That’s as much as I’m willing to tell you details-wise about the plot. For now. As the episodes come out, and we get a better sense of how the season will unfold, I will divulge more while trying to keep you enticed enough to venture out and read the series on your own. I really think it’s worth your time! Robert Kirkman isn’t paying me to say that though it’d be cool if he was!
I’m tapped out on superhero shows, and as you said, The Boys is already on Prime, and already good. Why give yet another one a chance?
Well, I feel like if you are on reading this on guyatthemovies.com, chances are you aren’t superhero fatigued yet. But if the explanation above isn’t enough, here are three more reasons you should tune in:
- It has an insanely stacked voice cast that fits pretty neatly into three main groups: Huge, recognizable stars (Simmons, Yuen, Sandra Oh, Seth Rogen); veteran voice actors you’ve heard in 1,000 different shows growing up (Kevin Michael Richardson, Clancy Brown); or Walking Dead alum (Lauren Cohan, Lennie James). There are a lot of instances where I’d see a certain name attached to voice a certain character and say, “oh yeah that’s a GREAT fit” (see Jason Mantzoukas as the borderline irredeemable Rex Splode) I also have a feeling a lot of big names will get the “Brad Pitt in Deadpool 2” treatment and be there for a bloody cameo at most.
- It seems to be diversifying the cast a bit, which feels like a great move. I love the comic, but it was definitely written in the early 2000s for better and for worse. Zazie Beetz, for instance, plays Amber, Mark’s first girlfriend. In the comics, both characters present as white, as does most of the supporting cast. This isn’t meant to #cancel Invincible by any means, but rather to say it’s refreshing that the series can grow and adapt for a new audience. At the same time, it doesn’t feel like empty, performative stunt-casting either. Instead, it just feels like the right move to inspire a new batch of comic-lovers the way it did for me many years ago. Plus, again, Sandra Oh, Zazie Beetz, and Steven Yuen are phenomenal actors. It’s a win-win.
- In the comic, and this is really what I should have led with, Mark attends Reginald VelJohnson High. If that reference is lost on you, VelJohnson is a beloved actor best known for his roles of Carl Winslow on Family Matters and Sgt. Al Powell in Die Hard. He is one of the most prolific cop-actors (actors who seemingly only play cops) of his generation. It’s just a funny sight gag joke as the principal is drawn to resemble him and everything. Anyway, long story short, they got RVJ to voice the role of the principal for the show! Sometimes the most obvious choice is also the most inspired. What a great nod to the comics.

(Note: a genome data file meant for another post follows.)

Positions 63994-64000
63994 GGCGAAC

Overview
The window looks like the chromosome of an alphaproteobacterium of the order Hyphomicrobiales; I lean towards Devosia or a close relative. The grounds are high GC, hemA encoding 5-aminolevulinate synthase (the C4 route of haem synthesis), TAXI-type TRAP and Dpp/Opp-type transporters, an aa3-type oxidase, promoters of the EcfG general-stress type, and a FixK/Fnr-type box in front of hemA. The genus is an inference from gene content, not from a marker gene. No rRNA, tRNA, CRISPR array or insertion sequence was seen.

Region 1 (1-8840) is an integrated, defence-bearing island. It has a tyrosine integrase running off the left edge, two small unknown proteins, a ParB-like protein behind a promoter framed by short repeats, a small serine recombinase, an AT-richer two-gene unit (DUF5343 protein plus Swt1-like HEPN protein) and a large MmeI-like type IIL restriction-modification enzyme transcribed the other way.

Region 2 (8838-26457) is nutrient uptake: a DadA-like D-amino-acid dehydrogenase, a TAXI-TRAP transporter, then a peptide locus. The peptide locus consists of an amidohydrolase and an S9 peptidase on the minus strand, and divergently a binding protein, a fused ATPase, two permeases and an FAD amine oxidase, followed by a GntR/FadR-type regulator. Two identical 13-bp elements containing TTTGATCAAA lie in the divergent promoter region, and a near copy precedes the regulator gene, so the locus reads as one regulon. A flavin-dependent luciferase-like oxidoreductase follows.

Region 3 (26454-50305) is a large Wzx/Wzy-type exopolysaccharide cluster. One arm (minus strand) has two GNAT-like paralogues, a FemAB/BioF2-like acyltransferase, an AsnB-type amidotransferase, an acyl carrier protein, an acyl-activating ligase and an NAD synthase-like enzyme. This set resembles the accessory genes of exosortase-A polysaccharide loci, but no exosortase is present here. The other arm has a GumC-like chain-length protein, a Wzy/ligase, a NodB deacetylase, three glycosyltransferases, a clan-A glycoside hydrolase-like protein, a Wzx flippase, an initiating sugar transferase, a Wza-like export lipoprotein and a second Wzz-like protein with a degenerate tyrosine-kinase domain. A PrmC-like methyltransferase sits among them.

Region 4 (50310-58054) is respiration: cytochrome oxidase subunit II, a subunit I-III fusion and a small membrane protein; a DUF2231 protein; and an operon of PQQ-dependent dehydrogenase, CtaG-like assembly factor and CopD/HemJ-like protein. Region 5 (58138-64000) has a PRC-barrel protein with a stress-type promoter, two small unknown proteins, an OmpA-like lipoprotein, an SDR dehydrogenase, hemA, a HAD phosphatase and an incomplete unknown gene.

Ha! Tricked you! I’m actually a huge fan of the series and this was all an elaborate ruse to test your love and knowledge of the comic. What do you have to say to people like me who have reservations about Amazon adapting my favorite cape comic?
Well, I want to direct anyone who has read Invincible to the IMDB page and look at the role Max Burkholder is playing. If I were making a straight adaptation of the comics, I wouldn’t introduce his character until season three at the earliest, right? Maybe season five depending on how long I spend on the whole [spoiler redacted] plot. The fact that he’s in season ONE means that the show is setting itself up to be a totally different take on the Invincible universe than the one we are used to. I’m excited and curious and nervous and all of the feelings you feel when something you love and are invested in gets adapted. Shout out to all the Snyder fans doing their victory laps this weekend, by the way. Congrats. All I can do is hope it’s great, trust in Kirkman (which I do) and log into my neighbor’s dog-walker’s aunt’s Amazon Prime account to find out!
OK. Fine. You got me. I’m sold. This was great, where can I hear more of your incisive wit and playful writing style?
You can follow me on Twitter @tasteinfilm_bad or letterboxd @kevbot9000. OnlyFans coming soon at 10k followers. Click back here every Saturday (but also every day) for more recaps and theories!